Homegrown sprouted/microgreen vegetables - Higher nutrition-NO PESTICIDES!

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ElliotB
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Re: Homegrown sprouted/microgreen vegetables - Higher nutrition-NO PESTICIDES!

Post by ElliotB » Thu May 02, 2019 2:58 pm

Just discovered that sprouting and micro garden seeds should probably be disinfected prior to use. I don't know if this is a major concern as you don't really hear about people getting sick from eating sprouts and there are not any warnings on the seed packages. I suspect the majority of seeds are disinfected (probably with UV light) prior to packaging. In any case, it is likely a VERY good idea to do at home prior to sprouting based on the research I have been doing. I have not been disinfecting mine but will be from now on. There are two common ways to disinfect sprouting seeds:

First, you can disinfect the outside of the seeds with a mild bleach solution, or use a solution of 2 TBSP cider vinegar in one cup of water. Soak 1 TBSP of seed in the disinfecting solution for 10-15 minutes. Drain and rinse until you no longer smell vinegar. I personally don't use bleach.

There is another highly effective, simple, effortless option:

I am going the use of a UV-C light sterilizer to disinfect the seeds which actually may be the best overall option. I currently use one of these setups for my home a/c system. The lights are relatively inexpensive, work fast and are supposed to be highly effective and what they are designed to do - destroy germs without chemicals. And you can treat the seeds while they are dry and easy to handle.

I have also decided to get the Easygreen system I described previously as the cleaning of seeds through the growing process is extremely important but somewhat time consuming and the Easygreen system does this automatically with constant cleaning with each cycle (typically around 6-8 per day, manually adjustable) with a FRESH water mist and of course full/constant drainage. The trays I have been using work well but risk contamination from one tray to another and frankly is not a very sanitary method as the sprouts are not well rinsed - two cups of water passing through the 4 trays is probably inadequate. The mason jars work great but can require a lot of rinsing time if you rinse them properly. Of course, it depends on how much your are making.


Pretty sad that not only have store bought vegetables been found on occasion to have contamination but even vegetables seeds can become contaminated contaminated. Our entire food supply basically is not totally safe. Because of the volume of food being produced and processed, it does not appear to be a major issue/concern, yet there are always scares and recalls of some type in the news. Better safe than sorry...

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Re: Homegrown sprouted/microgreen vegetables - Higher nutrition-NO PESTICIDES!

Post by ElliotB » Mon May 06, 2019 6:13 am

The importance of proper technique in growing sprouts should not be underestimated. The basics are common regardless of where/how you grow them. Typically you soak the seeds for about 8 hours, drain then put them into whatever device you are going to grow them in, and then rinse and drain 2-3 times per day until they are ready to eat, typically 4-5 days.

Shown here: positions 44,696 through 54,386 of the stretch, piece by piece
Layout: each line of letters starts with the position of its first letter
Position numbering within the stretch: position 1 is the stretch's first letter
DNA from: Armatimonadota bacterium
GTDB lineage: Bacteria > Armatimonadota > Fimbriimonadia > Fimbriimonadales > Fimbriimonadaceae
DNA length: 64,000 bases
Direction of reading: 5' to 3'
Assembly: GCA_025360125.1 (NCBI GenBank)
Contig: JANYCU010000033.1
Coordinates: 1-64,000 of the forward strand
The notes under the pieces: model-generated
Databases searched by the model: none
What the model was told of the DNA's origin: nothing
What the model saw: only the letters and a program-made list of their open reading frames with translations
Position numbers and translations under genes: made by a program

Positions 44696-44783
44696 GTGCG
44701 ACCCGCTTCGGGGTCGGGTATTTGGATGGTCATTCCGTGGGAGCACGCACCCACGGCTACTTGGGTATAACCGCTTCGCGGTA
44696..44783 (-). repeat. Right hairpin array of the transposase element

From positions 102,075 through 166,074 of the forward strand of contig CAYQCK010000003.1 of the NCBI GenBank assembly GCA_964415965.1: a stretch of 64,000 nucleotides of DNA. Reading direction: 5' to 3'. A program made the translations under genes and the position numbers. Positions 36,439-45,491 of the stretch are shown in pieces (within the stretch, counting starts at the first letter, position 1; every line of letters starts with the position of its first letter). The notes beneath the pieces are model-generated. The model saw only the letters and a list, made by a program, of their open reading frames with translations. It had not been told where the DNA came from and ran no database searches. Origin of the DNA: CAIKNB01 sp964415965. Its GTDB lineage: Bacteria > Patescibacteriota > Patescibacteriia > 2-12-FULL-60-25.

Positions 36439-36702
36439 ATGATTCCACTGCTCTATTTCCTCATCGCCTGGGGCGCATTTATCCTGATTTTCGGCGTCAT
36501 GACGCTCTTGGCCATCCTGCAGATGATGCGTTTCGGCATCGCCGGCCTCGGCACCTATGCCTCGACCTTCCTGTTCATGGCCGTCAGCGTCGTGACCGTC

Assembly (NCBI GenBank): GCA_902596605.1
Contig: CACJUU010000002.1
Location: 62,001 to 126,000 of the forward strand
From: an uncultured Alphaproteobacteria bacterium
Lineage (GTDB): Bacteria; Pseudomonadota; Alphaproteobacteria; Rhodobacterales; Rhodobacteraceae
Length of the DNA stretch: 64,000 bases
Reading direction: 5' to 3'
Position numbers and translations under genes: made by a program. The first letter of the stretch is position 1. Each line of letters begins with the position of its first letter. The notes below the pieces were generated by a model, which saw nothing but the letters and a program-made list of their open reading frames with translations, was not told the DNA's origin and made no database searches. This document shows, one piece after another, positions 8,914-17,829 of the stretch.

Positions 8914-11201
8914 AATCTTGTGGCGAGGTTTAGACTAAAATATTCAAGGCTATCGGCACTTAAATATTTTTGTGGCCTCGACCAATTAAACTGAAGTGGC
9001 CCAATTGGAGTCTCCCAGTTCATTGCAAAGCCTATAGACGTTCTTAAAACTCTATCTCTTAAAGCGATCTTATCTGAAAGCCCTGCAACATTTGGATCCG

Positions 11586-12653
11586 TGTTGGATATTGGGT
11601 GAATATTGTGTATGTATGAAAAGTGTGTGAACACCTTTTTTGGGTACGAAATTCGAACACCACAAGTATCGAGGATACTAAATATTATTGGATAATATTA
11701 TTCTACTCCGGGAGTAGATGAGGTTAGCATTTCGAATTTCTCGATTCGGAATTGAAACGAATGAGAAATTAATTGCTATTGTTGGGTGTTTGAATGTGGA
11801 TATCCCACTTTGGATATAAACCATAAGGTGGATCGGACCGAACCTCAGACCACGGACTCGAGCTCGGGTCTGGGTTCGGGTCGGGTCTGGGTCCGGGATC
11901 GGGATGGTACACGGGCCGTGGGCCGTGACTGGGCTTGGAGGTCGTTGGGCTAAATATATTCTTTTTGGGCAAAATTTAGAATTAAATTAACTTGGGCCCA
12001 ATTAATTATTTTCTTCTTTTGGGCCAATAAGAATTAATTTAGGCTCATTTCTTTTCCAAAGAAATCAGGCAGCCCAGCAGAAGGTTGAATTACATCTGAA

BUT proper technique will insure a better and safer experience, and unfortunately there is so much misinformation on this subject posted everywhere on the internet that proper technique could easily be overlooked. In 2011, they was an outbreak of E Coli as a direct result of sprout issues in Germany:

https://www.cbsnews.com/news/germany-e- ... m-sprouts/

BUT stories like this are rare.

Sprouting is SAFE and can be SAFER following some simple guidelines.

I have come up with a three step process to apply in addition to typical sprouting instructions to insure growing success and end up with great results - delicious, and most importantly safe to eat sprouts.

Step 1: Proper preparation of the seeds prior to growing them. First give the seeds you are ready to grow (typically 1, 2 or 3 tablespoons of seeds) a UV-C light bath for 15-30 minutes. If you only have a single light source, be sure to stir the seeds several times during their UV bath. Most simple commercial UV units have reflective interiors and if you place your seeds in a glass container, they will get maximum exposure. WARNING: Never look at the UV light directly or allow your skin to be exposed to the UV light source for more than a very brief period. IF you are going to mix the seeds, be sure to turn the light off first. The commercial units available have simple safety features to prevent exposure to the UV light. Here is a random example of one on Amazon (there are many to choose from and prices typically range from $50 to $200 or more with many priced around $100 or less - no need to get fancy as the device is simply a cabinet with a UV light in it):

https://www.amazon.com/DevLon-NorthWest ... 172&sr=8-3


Step 2: After completing the UV bath, soak your seeds in an apple cider vinegar bath for 6-8 hours. I use Bragg's Organic Apple Cider Vinegar which is Raw, Unfiltered (Non-GMO Certified) and NOT pasteurized. I have used this product for years on salads and have now discovered it is a critically important part of seed preparation. Vinegar apparently not only helps clean the seeds prior to sprouting, but is also thought to help insure a better sprouting experience overall. I have just started a couple of new batches using vinegar - first time - so I don't have hands on experience at this time. A cap full in 8 ounces of clean water should be sufficient.